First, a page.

We know the goodness of fidelity - of devotedness and loyalty in the closest and most intimate relationships of life. God sets Israel aside to be His treasured possession, His chosen people. Presence, provision, people. Yahweh gives relationship parameters. Ways to know Him and to be with Him.

3) The CONFLICT of Law is love. (26:16–19) All your heart, all your soul. You declared that the Lord is your God, He has declared that you are a people of His treasured possession. That's covenant loyalty built on mutual love and faithfulness. As much as God's law has everything to do with love, the law was never, has never, and never will be able to create love. (God's or ours). Instead, love is the only thing that can create the true law-keeping that God desires. Deut. 6:4-5? “Hear, O Israel: The Lord our God, the Lord is one. You shall love the Lord your God with all your heart and with all your soul and with all your might." You see, the law is meant to describe and protect covenant loyalty - what it looks like to love God with heart, soul, and might. But if someone doesn't love God to begin with, they've broken the law that rules all other laws. They will find themselves in constant conflict with all of the other laws.


The reason we ask questions like, "How can we have a relationship based on rules?" is because our hearts have difficulty loving the God of those rules. God knew about this. That's why Deut. 10:16 reads, "Circumcise therefore the foreskin of your heart, and be no longer stubborn." It's why even at the end of his life, Moses lamented that Israel would inevitably rebel against God as they always had. That earlier command to come to God's place and to rejoice in worshipping Him alone? Israel ultimately couldn't do it. We couldn't do it either. We don't love His presence, His provisions, or being His people. So, of course we don't keep His commands. But there was one who did.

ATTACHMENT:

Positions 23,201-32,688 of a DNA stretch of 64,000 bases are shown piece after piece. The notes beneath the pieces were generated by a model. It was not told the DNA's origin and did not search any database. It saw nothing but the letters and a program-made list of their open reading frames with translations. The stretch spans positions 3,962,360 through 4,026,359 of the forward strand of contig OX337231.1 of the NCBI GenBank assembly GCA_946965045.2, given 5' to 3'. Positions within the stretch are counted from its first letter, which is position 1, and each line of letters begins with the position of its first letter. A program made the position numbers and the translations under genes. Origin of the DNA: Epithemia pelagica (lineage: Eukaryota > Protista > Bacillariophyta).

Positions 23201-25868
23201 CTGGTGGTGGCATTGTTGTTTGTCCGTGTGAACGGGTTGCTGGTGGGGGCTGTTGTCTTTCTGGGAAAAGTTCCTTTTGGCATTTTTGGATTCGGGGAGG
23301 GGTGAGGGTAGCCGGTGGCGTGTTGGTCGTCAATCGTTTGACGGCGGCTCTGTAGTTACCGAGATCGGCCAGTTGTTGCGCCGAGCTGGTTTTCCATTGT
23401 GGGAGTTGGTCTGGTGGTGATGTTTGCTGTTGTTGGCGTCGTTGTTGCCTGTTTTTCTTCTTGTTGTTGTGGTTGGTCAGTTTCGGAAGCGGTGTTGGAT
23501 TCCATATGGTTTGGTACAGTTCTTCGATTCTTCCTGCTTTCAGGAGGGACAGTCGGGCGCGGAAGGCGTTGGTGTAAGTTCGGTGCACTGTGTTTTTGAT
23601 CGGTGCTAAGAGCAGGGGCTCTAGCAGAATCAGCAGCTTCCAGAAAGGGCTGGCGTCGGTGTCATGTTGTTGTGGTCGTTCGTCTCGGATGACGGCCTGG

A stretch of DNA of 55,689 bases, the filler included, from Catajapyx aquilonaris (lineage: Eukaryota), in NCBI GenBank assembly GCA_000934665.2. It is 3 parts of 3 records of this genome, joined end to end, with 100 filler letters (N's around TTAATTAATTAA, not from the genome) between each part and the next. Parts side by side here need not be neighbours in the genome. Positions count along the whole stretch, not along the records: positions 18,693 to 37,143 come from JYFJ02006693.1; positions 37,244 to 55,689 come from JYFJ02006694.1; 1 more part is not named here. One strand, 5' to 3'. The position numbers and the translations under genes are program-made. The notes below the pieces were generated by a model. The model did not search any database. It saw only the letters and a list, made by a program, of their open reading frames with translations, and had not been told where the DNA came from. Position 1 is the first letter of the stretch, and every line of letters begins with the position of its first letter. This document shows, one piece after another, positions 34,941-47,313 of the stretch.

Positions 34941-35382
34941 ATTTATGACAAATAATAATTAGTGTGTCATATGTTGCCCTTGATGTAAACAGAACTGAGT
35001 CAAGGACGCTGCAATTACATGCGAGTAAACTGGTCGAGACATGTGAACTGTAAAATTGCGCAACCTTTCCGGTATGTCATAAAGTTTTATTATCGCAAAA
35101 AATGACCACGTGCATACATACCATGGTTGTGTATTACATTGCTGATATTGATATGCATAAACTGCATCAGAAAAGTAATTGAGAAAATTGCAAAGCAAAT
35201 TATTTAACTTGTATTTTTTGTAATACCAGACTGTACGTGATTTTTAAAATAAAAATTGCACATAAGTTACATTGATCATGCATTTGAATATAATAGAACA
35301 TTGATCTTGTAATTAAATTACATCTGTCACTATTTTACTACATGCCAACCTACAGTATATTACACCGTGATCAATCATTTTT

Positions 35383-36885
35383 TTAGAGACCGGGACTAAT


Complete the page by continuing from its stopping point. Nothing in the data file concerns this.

… BUT the CONSUMMATION of Law is love in CHRIST. The CONTEXT and CONTENT of the law being love is tragic as long as the CONFLICT of the law is love. And truly, our story would be tragic if that were its end. But that's not where the biblical story goes. Instead, we find that the CONSUMMATION of the law is love…in Christ Jesus. The law provided for God's presence in the temple, for all to come and enjoy. Jesus however comes to us and dwells with us in the flesh as "God with us." More than that, He sends the Holy Spirit in power to make our very selves the dwelling place of God. The law brought God's provision of justice, holiness, relatedness… His pleasure to lead Israel. Jesus comes and perfectly fills the role of prophet, priest, and king - holding justice, grace, and mercy all together in His hands. The law declared Israel to be God's people. Jesus comes and builds a chosen race, a royal priesthood, a holy nation, a people for His own possession by calling us out of darkness and into His marvelous light (1 Pet. 2:9).


Deuteronomy 21:22-23 declares that a man put to death and hanged on a tree is “cursed by God." Jesus comes, and "He Himself bore our sins in His body on the tree, that we might die to sin and live to righteousness…" (1 Pet. 2:24) So, our story of law and love doesn't end with conflict, it ends with us looking to Jesus, the one who embodied everything the law was about, everything the law was pointing toward, and being transformed in love. It turns out that something glorious still does happen when law and love meet. Instead of being confronted with a loving law that nonetheless exposes our failure to love, we see Jesus nailing that record of trespasses and debts to the cross. We live with a new law in our hearts: The word of Christ dwells in us richly, causing us to teach and admonish one another in all wisdom, singing psalms and hymns and spiritual songs, with thankfulness in our hearts to God. So then, whatever we do, in word or deed, we do everything in the name of the Lord Jesus, giving thanks to God the Father through Him.


Praise Songs:  Anthem, God You’re So Good, Lord I Give You My Heart, Doxology.